As I grew and as my hair grew, my grandmother would take my black strands in the tightest grip to make two perfect braids. It hurt, and I would whimper, but ah-mah would say, “If you want to be pretty, it has to hurt.” I would sit on the ground in front of ah-mah with the back of my head occasionally knocking against her knees, and she would tell me stories about girls who had their feet bound in China. They would cry, refuse to eat, crippled by excruciating pain to have a pair of feet that would eventually look like a couple of small, three-inch golden lilies. “Your great-grandmother had her feet bound, you know. She said some girls would die because it hurt so much. But no man would want a wife with big feet.” Later as an adult, I would read about these girls, these women with bound feet, and I saw photographs and paintings of their tiny feet, tiny shoes, small eyes, small mouths, and small breasts.
These women occupied a flat, ancient, mythical space. I looked at them, but I did not want to look like them. My idea of what is pretty was already shaped by Barbie dolls with golden hair, big sapphire eyes, large plastic breasts, and small pointy noses. This image of pretty repeated itself in fashion magazines, television commercials, cinema, and every corner of popular culture.
As prepubescent girls, my sister and I would often spend our summers in Miami visiting our cousins, aunties, and uncles. One summer, our two eldest cousins, who were like our big sisters, were away. They had gone to Los Angeles where our auntie had arranged for their nose jobs. Every summer, we would return home to reprimanding matriarchs, “How did you get so dark?”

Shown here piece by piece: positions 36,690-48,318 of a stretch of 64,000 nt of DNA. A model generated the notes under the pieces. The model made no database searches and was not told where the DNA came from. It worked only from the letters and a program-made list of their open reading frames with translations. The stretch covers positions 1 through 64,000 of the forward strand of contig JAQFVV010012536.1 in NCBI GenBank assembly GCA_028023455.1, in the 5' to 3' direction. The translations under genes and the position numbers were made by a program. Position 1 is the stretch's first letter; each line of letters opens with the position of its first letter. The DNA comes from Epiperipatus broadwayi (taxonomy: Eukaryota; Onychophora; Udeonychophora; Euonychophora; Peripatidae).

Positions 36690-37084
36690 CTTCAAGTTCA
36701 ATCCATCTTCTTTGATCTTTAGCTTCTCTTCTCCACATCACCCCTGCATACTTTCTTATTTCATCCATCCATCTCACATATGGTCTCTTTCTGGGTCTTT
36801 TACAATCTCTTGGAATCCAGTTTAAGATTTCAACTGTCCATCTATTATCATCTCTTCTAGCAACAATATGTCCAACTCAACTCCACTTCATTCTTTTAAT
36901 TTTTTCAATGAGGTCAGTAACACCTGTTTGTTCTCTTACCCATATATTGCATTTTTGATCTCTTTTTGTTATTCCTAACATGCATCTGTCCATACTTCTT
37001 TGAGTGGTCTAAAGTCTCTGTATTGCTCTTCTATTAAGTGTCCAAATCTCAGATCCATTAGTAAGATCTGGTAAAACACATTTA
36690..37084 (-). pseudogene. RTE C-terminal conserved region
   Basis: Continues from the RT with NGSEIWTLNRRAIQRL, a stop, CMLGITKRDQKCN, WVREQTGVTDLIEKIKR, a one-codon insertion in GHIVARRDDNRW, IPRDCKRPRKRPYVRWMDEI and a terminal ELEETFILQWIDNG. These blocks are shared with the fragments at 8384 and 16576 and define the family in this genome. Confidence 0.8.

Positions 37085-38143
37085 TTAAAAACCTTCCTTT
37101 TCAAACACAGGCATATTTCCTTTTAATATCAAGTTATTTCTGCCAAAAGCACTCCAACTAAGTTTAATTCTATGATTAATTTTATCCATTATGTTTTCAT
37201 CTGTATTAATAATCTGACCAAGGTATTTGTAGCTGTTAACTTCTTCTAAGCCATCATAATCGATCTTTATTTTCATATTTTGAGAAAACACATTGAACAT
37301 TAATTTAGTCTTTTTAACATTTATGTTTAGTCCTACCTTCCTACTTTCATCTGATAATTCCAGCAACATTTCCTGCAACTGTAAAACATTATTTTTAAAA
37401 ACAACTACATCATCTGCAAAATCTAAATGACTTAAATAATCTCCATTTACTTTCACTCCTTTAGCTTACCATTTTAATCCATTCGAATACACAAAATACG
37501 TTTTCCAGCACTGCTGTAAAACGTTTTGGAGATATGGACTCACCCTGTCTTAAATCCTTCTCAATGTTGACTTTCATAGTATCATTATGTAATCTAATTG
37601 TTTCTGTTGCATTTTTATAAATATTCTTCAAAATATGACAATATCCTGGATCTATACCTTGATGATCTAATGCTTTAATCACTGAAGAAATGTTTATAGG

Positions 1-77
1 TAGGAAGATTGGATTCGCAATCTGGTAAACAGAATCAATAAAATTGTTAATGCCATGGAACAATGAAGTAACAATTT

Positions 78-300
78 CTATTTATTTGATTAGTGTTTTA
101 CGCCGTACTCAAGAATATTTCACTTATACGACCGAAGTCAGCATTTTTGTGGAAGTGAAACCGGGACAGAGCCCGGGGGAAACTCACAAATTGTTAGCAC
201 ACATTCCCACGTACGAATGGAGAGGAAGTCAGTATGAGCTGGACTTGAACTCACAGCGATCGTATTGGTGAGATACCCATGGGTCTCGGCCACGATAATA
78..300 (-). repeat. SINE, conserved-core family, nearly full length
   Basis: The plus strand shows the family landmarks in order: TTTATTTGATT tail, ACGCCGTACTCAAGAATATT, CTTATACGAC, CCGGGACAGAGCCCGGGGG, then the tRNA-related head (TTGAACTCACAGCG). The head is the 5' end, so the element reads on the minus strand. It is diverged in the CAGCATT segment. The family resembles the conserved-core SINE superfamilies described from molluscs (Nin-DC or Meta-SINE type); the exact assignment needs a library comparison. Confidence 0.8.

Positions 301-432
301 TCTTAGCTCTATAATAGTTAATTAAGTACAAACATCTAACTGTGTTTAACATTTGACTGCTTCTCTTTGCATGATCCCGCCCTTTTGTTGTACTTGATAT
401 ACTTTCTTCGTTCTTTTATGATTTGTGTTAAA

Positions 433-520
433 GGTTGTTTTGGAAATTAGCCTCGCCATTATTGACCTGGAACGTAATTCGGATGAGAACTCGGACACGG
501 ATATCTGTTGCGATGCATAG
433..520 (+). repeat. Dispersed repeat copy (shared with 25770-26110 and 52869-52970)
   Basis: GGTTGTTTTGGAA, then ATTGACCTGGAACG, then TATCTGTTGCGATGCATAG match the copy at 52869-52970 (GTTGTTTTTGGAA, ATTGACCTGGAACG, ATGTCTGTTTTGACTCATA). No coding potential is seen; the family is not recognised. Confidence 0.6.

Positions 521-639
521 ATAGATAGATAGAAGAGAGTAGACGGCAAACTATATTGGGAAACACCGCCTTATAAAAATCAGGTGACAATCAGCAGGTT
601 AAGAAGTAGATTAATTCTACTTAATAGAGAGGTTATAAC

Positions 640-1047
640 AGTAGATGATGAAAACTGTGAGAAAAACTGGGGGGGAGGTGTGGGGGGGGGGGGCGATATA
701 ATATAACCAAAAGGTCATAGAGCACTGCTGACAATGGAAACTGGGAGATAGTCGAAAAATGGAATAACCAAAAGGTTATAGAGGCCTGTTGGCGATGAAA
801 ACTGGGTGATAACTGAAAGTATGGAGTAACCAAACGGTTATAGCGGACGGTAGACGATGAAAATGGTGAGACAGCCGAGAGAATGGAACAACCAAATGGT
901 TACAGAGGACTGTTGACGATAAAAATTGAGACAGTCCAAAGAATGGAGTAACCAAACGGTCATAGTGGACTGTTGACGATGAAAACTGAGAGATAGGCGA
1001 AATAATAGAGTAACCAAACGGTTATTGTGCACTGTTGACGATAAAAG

Mom would also say, “Phung, if you want to, when you turn sixteen, you could have surgery to have your eyes widened and finally get those double eyelids.” Luckily for me, after many hopeless attempts with tape and toothpicks to train the skin to dutifully crease, my lids eventually doubled on their own without surgery.
And now, as a woman with two young sons, my body has embraced a postpartum frame I have learned to accept. “You know, che,” my younger sister would say, “Dad says we can have our boobs done, and Mom says we should do it during the summer so that we can have enough time to recover before we go back to teach in the fall.”
But, who needs surgery now when there are skin-lightening creams, nose rollers, colored contacts, hair dyes, and bleaches for a variety of hues? These products and devices shift and mold our faces and our bodies in ways that make us think we are pretty but erase who we are. The contemporary Asian female body has become the place to carve notions of beauty, of cultural perception, the remapping of identity, and the obscurity of racial identity. I did return to Theresa Hak Kyung Cha, to her Dictée, because it has also returned to me in delicately haunting leaves of memories, images, poems, and cautionary tales.